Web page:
the crossing of the Hatchie
' bridge was reached, Phifer
's and Martin
's brigades, of Van Dorn
's corps, charged and forced a passage, but before they could form on the other side were charged by the Federals
and driven back upon the river, where some were shot, some drowned and others escaped by swimming.
The Federals immediately crossed, formed and continued the charge.
's brigade met and checked them.
ordered a retreat of 400 yards at a time, each time a new line of battle being formed.
held the rear, and he was as hard pressed as General Price
was in front.
He took advantage of every hill, tree and fence to protect his men, and contested every foot of ground over which he passed.
Just before night he formed a line with a masked section of artillery supported by three regiments, and when the enemy got within close range the artillery opened on them and the infantry charged them, and they were hurled backward in confusion.
This stopped the pursuit for the day.
During the night General Price
learned of an obscure and unused road which led to a mill on the river about five miles below.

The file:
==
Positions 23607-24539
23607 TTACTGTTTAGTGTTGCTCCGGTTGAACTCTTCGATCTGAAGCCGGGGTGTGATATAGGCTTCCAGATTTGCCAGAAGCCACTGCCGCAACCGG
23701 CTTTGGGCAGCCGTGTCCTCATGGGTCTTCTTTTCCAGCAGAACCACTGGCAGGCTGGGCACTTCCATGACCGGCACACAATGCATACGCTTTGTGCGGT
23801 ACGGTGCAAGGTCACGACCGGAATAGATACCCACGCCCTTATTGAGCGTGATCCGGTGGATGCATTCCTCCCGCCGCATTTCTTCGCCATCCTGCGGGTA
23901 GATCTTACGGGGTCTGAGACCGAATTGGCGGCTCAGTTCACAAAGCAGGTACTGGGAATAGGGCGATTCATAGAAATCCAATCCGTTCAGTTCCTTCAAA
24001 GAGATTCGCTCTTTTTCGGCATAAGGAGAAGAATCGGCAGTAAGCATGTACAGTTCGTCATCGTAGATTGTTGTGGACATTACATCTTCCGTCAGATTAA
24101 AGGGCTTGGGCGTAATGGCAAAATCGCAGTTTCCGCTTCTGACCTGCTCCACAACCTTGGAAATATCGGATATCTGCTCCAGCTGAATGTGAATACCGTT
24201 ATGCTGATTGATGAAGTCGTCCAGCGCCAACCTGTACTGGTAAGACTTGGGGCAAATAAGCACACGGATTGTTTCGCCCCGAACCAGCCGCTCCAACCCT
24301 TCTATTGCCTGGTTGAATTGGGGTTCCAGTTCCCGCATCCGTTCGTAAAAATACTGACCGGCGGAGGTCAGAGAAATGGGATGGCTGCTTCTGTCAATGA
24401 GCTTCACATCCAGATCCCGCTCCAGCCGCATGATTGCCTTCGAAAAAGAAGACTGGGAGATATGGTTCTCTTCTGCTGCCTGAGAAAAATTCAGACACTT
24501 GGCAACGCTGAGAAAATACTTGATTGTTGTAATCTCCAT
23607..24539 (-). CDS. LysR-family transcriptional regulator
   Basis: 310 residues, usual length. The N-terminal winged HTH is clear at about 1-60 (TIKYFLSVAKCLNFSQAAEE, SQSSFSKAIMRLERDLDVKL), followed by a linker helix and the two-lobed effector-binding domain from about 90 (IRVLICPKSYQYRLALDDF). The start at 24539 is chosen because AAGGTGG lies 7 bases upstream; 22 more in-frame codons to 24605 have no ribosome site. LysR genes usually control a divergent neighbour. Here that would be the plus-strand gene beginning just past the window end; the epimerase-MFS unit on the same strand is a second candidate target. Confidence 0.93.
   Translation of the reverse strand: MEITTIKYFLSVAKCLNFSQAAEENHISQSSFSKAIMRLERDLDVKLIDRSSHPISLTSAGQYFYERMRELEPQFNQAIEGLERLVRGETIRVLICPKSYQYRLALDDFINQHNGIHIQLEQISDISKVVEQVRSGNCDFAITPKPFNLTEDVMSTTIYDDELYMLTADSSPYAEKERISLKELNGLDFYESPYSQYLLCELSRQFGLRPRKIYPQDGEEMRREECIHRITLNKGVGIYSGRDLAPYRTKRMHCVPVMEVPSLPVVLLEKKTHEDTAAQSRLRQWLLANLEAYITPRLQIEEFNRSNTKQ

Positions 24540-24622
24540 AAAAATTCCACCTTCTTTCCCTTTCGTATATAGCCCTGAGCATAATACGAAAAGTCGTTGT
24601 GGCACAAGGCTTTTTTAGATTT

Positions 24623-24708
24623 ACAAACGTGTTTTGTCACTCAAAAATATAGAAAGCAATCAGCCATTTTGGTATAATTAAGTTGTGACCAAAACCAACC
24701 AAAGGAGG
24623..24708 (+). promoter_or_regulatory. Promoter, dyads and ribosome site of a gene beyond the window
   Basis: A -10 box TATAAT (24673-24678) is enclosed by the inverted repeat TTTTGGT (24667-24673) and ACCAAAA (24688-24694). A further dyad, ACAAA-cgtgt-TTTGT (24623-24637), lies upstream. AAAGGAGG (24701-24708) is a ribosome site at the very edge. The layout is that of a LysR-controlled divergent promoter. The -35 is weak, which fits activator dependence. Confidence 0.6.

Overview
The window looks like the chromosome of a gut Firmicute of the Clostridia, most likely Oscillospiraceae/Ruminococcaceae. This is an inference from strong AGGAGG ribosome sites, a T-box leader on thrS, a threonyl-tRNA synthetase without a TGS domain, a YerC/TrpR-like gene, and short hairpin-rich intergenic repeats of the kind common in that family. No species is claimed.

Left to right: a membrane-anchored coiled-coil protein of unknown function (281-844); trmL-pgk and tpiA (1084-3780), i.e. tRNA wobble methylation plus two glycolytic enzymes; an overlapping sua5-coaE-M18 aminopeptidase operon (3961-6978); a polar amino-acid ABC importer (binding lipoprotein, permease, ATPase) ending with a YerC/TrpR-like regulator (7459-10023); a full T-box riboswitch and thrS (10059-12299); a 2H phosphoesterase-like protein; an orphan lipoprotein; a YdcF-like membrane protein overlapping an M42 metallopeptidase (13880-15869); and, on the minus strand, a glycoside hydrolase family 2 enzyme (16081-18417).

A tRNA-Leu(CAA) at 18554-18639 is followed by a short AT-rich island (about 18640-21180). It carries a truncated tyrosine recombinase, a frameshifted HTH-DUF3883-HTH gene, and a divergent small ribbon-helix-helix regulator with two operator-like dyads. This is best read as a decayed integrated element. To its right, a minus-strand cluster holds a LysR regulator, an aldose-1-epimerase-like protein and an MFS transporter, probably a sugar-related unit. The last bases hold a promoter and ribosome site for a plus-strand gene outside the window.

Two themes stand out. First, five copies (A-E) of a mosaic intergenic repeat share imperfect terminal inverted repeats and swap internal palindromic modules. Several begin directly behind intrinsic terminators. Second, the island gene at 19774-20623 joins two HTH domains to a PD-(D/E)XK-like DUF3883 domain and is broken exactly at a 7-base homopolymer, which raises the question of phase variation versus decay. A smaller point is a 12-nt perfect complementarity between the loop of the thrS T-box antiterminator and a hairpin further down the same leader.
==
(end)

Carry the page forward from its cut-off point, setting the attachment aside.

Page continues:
There was neither bridge nor ford, but there was a dam, and Price
concluded he could construct some sort of temporary bridge.
He therefore marched the army there, and with the dam as a basis made a bridge of the logs and puncheons and other timber lying about, and shortly after midnight had the artillery, the train and the men safely across and on the march around the flank of the obstructing force.
The march was continued until near Holly Springs
, where the weary soldiers pitched their tents and rested.
There the Missouri
commands were reorganized, Col. F. M. Cockrell
taking command of the First brigade, Col. Martin E. Green
of the Second, and Gen. John S. Bowen
of the division.
The First and the Fourth Missouri infantry were consolidated, Col. Archibald McFarlane
of the Fourth becoming colonel, and Col. A. C. Riley
of the First, lieutenant-colonel